The Federal Trade Commission today announced that it will hold a series of public workshops early next year to explore, for the purposes of enforcing Section 1 of the Sherman Act and Section 5 of the FTC Act, how to best distinguish between uses of resale price maintenance (RPM) that benefit consumers and those that do not. The Commission expects the workshops to focus on legal doctrines and jurisprudence related to RPM, theoretical and empirical economic research, and business and consumer experiences.
RPM typically involves an agreement between a manufacturer and retailer setting the prices at which the retailer will resell the manufacturer’s goods to consumers. If the agreement requires the retailer to sell the goods only at or above prices established by the manufacturer, it is said to be minimum RPM. On the other hand, if the agreement requires the retailer to sell the products only at or below the price established by the manufacturer, it is said to be maximum RPM. Among other things, the workshops will examine when and where particular market facts or conditions make it more or less likely that the use of RPM will be procompetitive or neutral, and when or whether such RPM may harm competition and consumers.
As detailed in a Federal Register notice announcing the workshops, which is available now on the Commission’s Web site and as a link to this press release, the FTC is requesting public comment from attorneys, economists, marketing professionals, the business community, consumer groups, law enforcers, academics, and other interested parties on three general subjects:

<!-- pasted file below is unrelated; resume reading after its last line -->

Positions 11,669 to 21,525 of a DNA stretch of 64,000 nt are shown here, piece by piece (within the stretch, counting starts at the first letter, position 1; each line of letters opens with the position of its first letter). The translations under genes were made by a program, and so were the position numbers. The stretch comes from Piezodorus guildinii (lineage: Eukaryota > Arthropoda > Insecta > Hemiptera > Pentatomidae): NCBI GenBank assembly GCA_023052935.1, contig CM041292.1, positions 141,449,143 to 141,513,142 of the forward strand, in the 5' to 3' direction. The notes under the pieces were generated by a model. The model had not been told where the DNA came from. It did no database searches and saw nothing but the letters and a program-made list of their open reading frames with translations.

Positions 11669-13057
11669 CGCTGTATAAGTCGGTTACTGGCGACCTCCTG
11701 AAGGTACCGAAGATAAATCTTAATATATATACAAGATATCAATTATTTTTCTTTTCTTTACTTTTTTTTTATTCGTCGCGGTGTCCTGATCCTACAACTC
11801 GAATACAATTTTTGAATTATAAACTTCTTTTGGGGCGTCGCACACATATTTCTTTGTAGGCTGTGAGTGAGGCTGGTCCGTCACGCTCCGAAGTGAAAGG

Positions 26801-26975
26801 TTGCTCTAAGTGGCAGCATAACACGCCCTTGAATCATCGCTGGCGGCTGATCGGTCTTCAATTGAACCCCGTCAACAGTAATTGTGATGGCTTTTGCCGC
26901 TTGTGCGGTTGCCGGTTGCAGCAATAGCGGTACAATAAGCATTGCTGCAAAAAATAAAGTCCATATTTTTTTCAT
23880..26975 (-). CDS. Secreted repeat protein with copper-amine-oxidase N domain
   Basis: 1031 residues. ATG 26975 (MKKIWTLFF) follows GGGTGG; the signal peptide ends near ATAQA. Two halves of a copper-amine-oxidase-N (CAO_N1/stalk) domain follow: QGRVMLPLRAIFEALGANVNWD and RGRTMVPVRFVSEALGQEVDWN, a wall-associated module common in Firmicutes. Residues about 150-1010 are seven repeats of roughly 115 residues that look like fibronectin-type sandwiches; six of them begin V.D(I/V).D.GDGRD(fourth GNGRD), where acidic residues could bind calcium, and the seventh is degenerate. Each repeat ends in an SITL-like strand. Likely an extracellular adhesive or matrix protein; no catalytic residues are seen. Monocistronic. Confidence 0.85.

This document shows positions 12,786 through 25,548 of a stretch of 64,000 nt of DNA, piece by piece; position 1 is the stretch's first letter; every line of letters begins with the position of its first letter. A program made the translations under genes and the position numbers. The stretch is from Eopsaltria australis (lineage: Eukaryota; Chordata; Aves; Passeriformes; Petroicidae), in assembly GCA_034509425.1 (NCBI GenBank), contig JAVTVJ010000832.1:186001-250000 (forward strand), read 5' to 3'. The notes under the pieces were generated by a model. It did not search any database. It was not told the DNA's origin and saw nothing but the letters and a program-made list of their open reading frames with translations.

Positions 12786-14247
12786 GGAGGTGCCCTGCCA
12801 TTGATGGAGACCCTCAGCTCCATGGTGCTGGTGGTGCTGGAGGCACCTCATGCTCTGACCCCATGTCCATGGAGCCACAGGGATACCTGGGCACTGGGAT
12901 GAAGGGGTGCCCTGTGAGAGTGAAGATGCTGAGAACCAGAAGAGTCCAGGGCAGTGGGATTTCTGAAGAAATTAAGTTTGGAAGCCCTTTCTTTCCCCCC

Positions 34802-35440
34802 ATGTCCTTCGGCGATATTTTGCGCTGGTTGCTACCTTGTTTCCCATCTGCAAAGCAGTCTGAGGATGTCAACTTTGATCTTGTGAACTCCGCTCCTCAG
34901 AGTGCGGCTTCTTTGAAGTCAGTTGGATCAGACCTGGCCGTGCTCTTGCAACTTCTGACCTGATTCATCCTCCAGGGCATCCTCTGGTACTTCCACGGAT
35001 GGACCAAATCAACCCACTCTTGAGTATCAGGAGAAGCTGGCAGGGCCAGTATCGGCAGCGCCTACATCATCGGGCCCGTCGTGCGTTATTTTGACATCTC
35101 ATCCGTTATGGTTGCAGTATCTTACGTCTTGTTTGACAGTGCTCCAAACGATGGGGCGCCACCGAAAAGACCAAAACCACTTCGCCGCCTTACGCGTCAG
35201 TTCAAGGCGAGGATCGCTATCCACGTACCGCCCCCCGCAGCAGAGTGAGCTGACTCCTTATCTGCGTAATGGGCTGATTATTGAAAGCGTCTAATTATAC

- The legal, economic, and management principles relevant to applying Sections 1 of the Sherman Act and Section 5 of the FTC Act to RPM, including the ability to administer current or potential antitrust or other rules for applying these laws;
- The business circumstances regarding the use of RPM that the Commission should examine in the upcoming workshops, including examples of actual conduct; and
- Empirical studies or analyses that might provide better guidance and assistance to the business and legal communities regarding RPM enforcement issues.
The Commission plans to hold four to six RPM workshops, each of which will be free and open to the public. Pre-registration is not required. A more-detailed description of each workshop will be issued prior to the date they will be held, will include information on the workshop location, and will solicit additional public comment on the topic to be addressed. Information on how to submit comments on the workshop series as a whole can be found in the Federal Register notice announced today. Comments, as well as requests to participate in the workshops, must be received by the FTC no later than December 12, 2008. All written comments will be placed on the public record.
Each workshop will be accessible to people with disabilities. Anyone needing a related accommodation should contact Carrie McGlothlin at the FTC at 202-326-3388. Such requests should include a detailed description of the accommodations needed and contact information if more information is needed. Please provide advance notice of accommodation needs.
The Commission vote approving publication of the Federal Register notice announcing the workshop series was 4-0.
The Federal Trade Commission works for consumers to prevent fraudulent, deceptive, and unfair business practices and to provide information to help spot, stop, and avoid them. To file a complaint in English or Spanish, visit the FTC's online Complaint Assistant or call 1-877-FTC-HELP (1-877-382-4357). The FTC enters complaints into Consumer Sentinel, a secure, online database available to more than 1,500 civil and criminal law enforcement agencies in the U.S. and abroad. The FTC's Web site provides free information on a variety of consumer topics.
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